The first part of JRR Tolkien’s The Lord of the Rings largely focuses on the gathering together of the “Fellowship of the Ring.” (mild spoilers for this paragraph, if for some reason you are not already familiar with this story!). This is a group of heroes gathered from all the races of Middle Earth (ie humans, hobbits, elves, and dwarves – along with the wizard Gandalf) that unites for the purpose of destroying the dominion that the One Ring holds on the world. I think in that way the Fellowship is an image of the universal Church. The original Greek word for church – ekklesia – in fact means an assembly that has been called together. They set out against their opposition, and even come to a point at which the Fellowship seems to break – although in truth they stay united to their purpose despite no longer being in each other’s company.
The sixth chapter of John’s Gospel describes a breaking among the disciples of Jesus: “many [of] his disciples returned to their former way of life and no longer accompanied him” (Jn 6: 66). The dispute here centered on His words, “unless you eat the flesh of the Son of Man and drink his blood, you do not have life within you” (Jn 6: 53). At the end of the chapter, Jesus also speaks of the upcoming betrayal of Judas Iscariot (verses 70-71).
I think these passages give an important warning at the end of the Bread of Life discourse. Jesus is preparing this community/fellowship, and desires it to be a place of transformative encounter with Him (in a particular way in the celebration of the sacrament of His body and blood). However, our response to His invitation maintains its freedom. There is no substitute for a conversion of self, and no external proclamation that is sufficient without an interior correspondence.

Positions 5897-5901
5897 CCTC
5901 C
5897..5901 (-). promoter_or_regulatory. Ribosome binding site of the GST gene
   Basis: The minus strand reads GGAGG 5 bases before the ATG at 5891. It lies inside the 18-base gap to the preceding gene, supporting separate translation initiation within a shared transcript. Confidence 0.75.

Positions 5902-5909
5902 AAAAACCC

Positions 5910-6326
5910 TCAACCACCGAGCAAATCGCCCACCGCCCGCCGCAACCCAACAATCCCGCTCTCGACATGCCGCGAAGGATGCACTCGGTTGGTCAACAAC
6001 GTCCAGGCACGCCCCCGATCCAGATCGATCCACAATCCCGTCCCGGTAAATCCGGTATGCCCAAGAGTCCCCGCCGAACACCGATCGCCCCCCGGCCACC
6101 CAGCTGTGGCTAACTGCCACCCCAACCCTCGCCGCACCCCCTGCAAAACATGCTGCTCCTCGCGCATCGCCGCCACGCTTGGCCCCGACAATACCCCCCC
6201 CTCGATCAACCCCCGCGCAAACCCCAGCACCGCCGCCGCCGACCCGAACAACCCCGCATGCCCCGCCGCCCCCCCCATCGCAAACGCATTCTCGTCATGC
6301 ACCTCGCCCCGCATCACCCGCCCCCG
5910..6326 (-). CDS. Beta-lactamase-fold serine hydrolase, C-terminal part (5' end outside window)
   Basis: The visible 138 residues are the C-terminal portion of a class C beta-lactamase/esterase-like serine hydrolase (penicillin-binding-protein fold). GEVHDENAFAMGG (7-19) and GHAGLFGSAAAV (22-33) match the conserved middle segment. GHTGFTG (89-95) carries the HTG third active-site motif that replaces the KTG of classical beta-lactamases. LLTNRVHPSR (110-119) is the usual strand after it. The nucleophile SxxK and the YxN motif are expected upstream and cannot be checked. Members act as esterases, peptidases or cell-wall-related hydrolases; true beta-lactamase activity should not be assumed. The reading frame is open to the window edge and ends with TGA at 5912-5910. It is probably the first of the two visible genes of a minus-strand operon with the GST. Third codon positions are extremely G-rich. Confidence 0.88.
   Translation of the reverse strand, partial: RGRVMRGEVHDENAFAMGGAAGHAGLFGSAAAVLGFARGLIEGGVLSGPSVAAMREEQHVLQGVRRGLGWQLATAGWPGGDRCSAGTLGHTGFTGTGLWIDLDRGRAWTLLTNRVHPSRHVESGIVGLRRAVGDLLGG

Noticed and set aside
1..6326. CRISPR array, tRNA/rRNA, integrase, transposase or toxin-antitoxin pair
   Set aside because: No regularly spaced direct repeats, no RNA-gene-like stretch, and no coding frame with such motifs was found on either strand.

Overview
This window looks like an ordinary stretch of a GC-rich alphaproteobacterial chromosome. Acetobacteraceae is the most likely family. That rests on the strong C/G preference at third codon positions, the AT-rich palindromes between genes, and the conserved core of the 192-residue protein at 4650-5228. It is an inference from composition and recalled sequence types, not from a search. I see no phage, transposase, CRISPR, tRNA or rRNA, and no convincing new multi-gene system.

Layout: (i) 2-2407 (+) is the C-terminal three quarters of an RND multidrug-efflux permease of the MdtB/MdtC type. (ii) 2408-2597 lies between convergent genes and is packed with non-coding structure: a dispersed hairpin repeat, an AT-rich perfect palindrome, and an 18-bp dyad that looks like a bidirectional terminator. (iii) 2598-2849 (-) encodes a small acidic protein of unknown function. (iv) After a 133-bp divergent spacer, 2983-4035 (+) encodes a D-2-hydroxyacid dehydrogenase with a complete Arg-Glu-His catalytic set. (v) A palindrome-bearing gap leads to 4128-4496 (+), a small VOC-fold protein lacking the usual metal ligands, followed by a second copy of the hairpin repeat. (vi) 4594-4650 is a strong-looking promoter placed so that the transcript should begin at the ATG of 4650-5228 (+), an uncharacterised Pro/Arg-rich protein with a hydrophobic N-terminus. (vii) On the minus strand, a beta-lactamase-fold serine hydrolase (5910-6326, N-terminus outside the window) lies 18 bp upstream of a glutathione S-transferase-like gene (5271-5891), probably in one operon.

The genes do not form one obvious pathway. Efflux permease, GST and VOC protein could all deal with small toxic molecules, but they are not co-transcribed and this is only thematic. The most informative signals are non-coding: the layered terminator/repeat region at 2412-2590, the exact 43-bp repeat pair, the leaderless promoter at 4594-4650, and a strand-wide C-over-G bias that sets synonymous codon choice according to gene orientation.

At the time of this writing there is unfortunately the scandal of priests and bishops that have used their positions to abuse (or cover up abuse) of those in their care. They took the external signs of consecration, but without a true internal correspondence. Instead of loving the Church as Christ loves her, they chose to care more about worldly prestige or personal gain. This is deeply saddening and I am so sorry for those affected. I pray for healing for those harmed directly or indirectly by the scandal, and for a true purification of the Church. I pray that I may be a faithful minister of Christ, and always do my part to protect those in the part of the vineyard entrusted to me. I am aware of my weaknesses, and ask for your prayers to fully respond to God’s call.
What inspires me at this time, though, is to meditate on that original plan of Christ for this Fellowship of the Church, and to be a part of its renewal. As ugly as scandal is, I am thankful that what has been brought to light is not continuing its growth in the darkness, where corruption breeds most quickly. May the light of Christ shine and drive out the darkness. I am reminded of the joy of living a life rooted in the presence of Christ, and renewed in my desire to fight against everything that seeks dominion in my life in opposition to it.